- The Washington Times - Tuesday, May 25, 2004

The United States and Britain yesterday introduced a U.N. resolution that would endorse Iraq’s new interim government and the continued presence of the U.S.-led force after June 30, but it would not define the relationship between the two.

That arrangement, which has emerged as the most difficult issue to negotiate with other veto-holding Security Council members such as France and Russia, would be addressed in a separate exchange of letters with the new Iraqi authorities.

The U.S. letter “describes the efforts to contribute to the maintenance of security and stability in Iraq and support of the political transition, especially for upcoming elections, and to provide security for the U.N. presence in Iraq,” State Department spokesman Richard Boucher told reporters.

The resolution would also give the new government control over oil revenue currently put into a development fund run by the U.S.-led coalition, but the existing International Advisory and Monitoring Board would maintain its functions.

White House spokesman Scott McClellan said the 135,000 U.S. troops will remain under American command, but Iraqi forces will be “under an Iraqi chain of command.”

British officials said the letters would set up a National Security Committee, which would include the Iraqi defense and interior ministers, as well as the commander and deputy commander of the multinational force. It would be chaired by the Iraqi prime minister.

The officials also said that major military operations, such as the offensive in the city of Fallujah last month, could not take place without the committee’s consent. That, they noted, would in effect give Iraqis a veto.

“The precise terms of that relationship will have to be worked out with the Iraqis as they form an interim government,” Mr. Boucher said.

“We would not expect to finalize this resolution until Ambassador Brahimi finishes his efforts to help form the sovereign interim Iraqi government,” he said in reference to Lakhdar Brahimi, the U.N. special envoy who is in Iraq. “But we want to be able to move quickly once that process — once the new government is announced.”

Mr. McClellan said the resolution “marks a new phase in the transition to democracy” in Iraq and was put forward to “broaden international support.”

“It recognizes the end of the occupation and the beginning of sovereignty for the Iraqi people,” he said. “It makes a commitment on behalf of the international community to support that interim government and support the timetable for holding elections that has been agreed to by the Iraqi people and put forward by the Iraqi people.”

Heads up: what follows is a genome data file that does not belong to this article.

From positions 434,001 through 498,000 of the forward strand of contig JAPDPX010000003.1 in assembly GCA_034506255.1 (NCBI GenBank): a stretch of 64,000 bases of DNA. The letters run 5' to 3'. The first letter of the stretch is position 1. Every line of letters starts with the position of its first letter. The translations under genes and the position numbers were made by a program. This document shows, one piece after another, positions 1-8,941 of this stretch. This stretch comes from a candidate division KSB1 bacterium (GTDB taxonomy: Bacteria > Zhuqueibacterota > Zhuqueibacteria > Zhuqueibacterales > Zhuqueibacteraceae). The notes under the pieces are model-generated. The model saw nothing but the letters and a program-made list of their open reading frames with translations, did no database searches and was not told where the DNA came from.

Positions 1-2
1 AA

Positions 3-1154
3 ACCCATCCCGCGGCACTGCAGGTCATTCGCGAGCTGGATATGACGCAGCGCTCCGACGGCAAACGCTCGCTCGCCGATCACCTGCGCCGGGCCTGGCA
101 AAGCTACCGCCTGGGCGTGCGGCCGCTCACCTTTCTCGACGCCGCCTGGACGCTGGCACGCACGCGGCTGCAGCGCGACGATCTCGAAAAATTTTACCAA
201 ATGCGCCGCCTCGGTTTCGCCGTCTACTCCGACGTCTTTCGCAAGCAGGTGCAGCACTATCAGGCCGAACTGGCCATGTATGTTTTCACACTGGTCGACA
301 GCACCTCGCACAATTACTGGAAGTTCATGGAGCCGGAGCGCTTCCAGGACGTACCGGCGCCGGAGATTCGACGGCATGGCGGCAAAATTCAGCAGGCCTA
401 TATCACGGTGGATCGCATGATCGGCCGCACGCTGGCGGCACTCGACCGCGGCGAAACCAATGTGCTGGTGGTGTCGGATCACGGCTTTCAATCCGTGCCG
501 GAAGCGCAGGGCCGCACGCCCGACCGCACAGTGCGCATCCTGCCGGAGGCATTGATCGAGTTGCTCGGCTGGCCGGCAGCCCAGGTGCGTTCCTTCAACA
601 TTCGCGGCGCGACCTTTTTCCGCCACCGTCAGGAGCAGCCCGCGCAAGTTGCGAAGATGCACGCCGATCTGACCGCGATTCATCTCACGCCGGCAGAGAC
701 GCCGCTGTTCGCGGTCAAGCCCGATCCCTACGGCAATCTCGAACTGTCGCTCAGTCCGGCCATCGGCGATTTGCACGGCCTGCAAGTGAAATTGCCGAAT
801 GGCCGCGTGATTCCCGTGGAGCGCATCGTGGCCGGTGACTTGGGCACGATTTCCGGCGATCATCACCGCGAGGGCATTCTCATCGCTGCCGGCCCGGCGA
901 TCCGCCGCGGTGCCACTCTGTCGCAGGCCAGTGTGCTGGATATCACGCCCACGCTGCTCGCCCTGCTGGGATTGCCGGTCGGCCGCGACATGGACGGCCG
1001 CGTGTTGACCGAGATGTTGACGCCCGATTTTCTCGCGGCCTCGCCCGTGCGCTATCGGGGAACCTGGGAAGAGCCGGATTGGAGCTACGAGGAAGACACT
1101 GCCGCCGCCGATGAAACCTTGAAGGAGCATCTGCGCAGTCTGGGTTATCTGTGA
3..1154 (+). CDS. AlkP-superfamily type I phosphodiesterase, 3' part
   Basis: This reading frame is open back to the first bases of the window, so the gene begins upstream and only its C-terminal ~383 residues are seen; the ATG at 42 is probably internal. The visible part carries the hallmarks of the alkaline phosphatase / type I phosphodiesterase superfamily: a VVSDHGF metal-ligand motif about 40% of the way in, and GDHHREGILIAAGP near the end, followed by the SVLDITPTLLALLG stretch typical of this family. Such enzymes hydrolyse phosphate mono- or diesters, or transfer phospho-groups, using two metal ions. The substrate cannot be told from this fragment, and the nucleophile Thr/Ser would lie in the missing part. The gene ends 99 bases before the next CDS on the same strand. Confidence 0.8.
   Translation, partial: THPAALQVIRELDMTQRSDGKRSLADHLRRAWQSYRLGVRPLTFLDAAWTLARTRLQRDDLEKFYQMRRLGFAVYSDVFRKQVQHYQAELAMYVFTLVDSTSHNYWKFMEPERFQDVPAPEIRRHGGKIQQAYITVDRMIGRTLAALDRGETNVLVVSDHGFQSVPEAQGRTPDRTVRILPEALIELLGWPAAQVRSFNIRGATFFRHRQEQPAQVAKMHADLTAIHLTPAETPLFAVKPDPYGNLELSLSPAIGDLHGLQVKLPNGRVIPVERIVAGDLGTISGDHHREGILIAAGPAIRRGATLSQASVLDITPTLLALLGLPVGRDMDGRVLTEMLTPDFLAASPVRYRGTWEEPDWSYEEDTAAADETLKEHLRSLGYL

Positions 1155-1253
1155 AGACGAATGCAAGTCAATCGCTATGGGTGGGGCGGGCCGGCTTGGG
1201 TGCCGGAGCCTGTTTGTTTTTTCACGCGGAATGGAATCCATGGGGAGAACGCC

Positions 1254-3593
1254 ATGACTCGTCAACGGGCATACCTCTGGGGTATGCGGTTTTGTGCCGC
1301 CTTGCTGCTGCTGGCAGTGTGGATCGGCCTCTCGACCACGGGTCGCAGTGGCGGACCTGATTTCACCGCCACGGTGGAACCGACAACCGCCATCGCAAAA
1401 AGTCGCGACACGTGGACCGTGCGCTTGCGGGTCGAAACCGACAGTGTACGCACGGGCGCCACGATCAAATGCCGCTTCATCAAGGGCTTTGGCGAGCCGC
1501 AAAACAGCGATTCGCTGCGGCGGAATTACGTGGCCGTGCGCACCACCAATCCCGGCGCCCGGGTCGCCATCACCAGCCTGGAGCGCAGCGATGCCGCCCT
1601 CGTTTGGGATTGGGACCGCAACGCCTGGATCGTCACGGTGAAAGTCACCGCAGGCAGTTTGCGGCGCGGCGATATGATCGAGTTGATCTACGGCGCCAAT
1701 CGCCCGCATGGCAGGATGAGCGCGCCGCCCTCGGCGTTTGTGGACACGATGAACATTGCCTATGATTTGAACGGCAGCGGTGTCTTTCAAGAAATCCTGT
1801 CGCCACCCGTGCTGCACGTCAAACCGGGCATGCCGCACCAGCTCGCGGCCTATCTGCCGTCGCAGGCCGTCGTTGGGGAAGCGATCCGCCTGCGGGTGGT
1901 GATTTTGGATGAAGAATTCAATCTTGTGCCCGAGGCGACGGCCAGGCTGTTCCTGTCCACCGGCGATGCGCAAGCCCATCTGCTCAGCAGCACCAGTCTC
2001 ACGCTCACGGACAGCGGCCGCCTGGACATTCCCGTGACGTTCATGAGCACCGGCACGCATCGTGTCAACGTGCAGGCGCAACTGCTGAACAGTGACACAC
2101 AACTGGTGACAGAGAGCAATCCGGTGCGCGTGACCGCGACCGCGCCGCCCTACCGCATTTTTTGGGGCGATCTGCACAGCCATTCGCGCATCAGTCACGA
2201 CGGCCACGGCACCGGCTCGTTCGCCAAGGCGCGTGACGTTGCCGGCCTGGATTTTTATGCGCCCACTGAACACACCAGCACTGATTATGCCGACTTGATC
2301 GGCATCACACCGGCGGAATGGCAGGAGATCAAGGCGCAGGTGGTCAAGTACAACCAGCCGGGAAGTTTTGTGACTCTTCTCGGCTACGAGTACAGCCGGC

The resolution asks the United Nations to take a leading role in the democratic reforms in Iraq and asks for a “multinational force to partner with the Iraqi people in providing for their security,” Mr. McClellan said.

The draft document also urges other countries to contribute militarily in Iraq.

It does not provide a timeline for the troops’ withdrawal, but it sets up a review process within a year. It also says that Iraq’s transitional government, which will be formed after elections in January, will have the right to ask for a review of the forces before the year has expired.

France, which insists on a time frame, said that the resolution cannot be a “blank check” to the United States and that Iraqis must have a say in the multinational force’s operations.

“These issues cannot be left in the shadows or left to parallel arrangements over which the U.N. Security Council has no say,” Foreign Minister Michel Barnier said in an interview with the French daily Le Figaro, apparently referring to the proposed exchange of letters.

Germany’s U.N. Ambassador Gunter Pleuger said the U.S.-British draft was “a good basis for discussion.”

But German Chancellor Gerhard Schroeder said the interim Iraqi government “must be able to make decisions over security issues or else it won’t be truly sovereign.”

British Foreign Secretary Jack Straw told reporters in Brussels he was optimistic about securing support for the text from France, Germany and other key council members.

cJames G. Lakely contributed to this article, which is based in part on wire service reports.

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